SAN FRANCISCO — California Gov. Jerry Brown signed a pension reform bill into law Wedneday, saying it will help ease the burden of rising retirement costs on the state and local governments over the long term.
“We’re lowering benefits to what they were before I was governor,” Brown said in a statement. “Under the new rules, employers and employees alike are going to contribute their fair share of the costs, resulting in a more sustainable system.”
The announcement came as no surprise as the pension bill, passed at the end of August, came out of an agreement between the Democratic governor and leaders of the Democratic majorities in the Legislature.
On Monday, Moody’s Investors Service said in a note that the pension reform legislation is a positive for the state’s credit.
The rating agency cited the California Public Employees’ Retirement System’s initial estimate that the pension changes may save the state and its local governments between $12 billion and $15 billion on a present-value basis, or between $42 billion and $55 billion on a nominal basis, over the next 30 years.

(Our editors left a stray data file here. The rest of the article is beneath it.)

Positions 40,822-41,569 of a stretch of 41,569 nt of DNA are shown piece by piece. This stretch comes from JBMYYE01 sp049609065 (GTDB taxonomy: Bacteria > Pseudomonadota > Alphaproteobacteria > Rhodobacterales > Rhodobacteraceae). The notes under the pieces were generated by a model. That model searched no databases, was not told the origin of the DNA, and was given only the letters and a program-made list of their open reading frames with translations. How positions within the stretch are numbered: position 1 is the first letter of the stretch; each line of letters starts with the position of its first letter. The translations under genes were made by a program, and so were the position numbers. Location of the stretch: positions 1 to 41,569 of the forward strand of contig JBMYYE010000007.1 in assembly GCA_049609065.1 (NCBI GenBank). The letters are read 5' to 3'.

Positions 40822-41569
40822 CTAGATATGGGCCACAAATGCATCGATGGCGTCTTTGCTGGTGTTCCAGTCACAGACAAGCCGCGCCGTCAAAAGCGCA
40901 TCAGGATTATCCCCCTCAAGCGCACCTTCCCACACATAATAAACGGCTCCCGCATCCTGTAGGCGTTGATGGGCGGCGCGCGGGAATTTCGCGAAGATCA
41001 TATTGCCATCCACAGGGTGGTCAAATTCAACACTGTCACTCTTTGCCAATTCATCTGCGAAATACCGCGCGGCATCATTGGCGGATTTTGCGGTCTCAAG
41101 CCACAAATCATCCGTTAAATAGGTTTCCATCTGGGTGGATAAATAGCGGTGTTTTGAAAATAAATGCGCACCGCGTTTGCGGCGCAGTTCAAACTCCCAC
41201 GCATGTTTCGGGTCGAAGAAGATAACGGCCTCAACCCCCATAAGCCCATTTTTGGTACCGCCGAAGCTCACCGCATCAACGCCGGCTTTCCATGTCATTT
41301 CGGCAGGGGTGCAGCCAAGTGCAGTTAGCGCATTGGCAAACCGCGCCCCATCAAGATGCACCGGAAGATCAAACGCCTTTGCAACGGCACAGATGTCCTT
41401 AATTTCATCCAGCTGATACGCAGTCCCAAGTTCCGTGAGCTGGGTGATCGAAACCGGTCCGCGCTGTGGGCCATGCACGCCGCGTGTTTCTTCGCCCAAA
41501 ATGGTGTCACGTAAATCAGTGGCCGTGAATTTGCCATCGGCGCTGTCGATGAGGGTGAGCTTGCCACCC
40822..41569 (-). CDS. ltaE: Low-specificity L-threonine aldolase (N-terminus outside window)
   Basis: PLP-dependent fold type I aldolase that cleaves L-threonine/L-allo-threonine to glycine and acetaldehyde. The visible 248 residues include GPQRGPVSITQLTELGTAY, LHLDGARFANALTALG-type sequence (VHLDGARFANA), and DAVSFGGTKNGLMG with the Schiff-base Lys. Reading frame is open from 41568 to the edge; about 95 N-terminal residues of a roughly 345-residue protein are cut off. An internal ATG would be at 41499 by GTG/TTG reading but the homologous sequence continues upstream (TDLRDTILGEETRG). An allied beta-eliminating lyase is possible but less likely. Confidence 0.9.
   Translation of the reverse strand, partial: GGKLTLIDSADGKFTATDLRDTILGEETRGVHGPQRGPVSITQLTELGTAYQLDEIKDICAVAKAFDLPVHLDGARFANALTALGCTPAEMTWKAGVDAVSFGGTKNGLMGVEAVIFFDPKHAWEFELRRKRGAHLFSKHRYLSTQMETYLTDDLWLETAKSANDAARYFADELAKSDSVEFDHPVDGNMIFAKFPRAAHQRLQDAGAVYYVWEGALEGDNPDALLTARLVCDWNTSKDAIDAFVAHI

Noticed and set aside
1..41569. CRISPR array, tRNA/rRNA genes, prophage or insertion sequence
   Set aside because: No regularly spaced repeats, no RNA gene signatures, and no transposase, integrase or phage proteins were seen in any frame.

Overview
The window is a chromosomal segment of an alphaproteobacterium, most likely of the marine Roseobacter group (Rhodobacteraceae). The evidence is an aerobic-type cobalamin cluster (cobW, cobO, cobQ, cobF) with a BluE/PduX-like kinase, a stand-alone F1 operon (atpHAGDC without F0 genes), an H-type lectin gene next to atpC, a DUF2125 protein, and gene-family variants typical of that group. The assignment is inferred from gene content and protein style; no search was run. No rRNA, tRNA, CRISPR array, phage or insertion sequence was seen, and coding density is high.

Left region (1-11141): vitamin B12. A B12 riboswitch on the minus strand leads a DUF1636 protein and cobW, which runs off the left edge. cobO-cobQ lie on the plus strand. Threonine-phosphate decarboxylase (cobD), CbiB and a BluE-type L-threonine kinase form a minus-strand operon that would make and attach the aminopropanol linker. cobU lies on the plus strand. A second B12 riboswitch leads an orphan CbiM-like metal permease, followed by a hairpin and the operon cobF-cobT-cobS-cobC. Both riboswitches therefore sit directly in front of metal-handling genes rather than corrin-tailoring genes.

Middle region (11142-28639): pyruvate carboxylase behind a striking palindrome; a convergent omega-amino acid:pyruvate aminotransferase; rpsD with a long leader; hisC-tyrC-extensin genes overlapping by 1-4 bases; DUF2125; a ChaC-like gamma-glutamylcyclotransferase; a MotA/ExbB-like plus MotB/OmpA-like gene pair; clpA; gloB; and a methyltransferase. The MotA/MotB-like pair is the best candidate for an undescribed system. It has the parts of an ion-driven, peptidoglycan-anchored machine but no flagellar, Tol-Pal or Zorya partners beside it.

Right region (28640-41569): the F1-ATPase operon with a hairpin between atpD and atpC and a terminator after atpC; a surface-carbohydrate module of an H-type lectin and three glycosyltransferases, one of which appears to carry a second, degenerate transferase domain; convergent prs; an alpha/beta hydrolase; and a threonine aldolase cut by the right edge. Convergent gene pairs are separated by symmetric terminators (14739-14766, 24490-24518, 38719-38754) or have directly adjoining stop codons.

However, Moody’s said the number is not very large when compared to the unfunded liability of the plan, reported to be $51 billion based on a 2010 actuarial valuation, and only 3% of the projected savings will happen over the next five fiscal years.
Analysts from Standard & Poor’s and Fitch Ratings have also said in interviews with The Bond Buyer that the bill is a step in the right direction, though the savings are mostly on the long end and there are many uncertainties about the implementation of the law.
AB 340 caps benefits for future hires, increases retirement ages, rolls back formulas used to calculate pensions, and require employees to pay at least half of the normal cost of the pension. Additionally, current employees would have to pay at least half of the costs, a provision to be negotiated through collective bargaining or be imposed after five years.
The reforms will also apply to all general-law local governments. They exclude the University of California System and charter cities and counties with retirement systems outside of the state programs.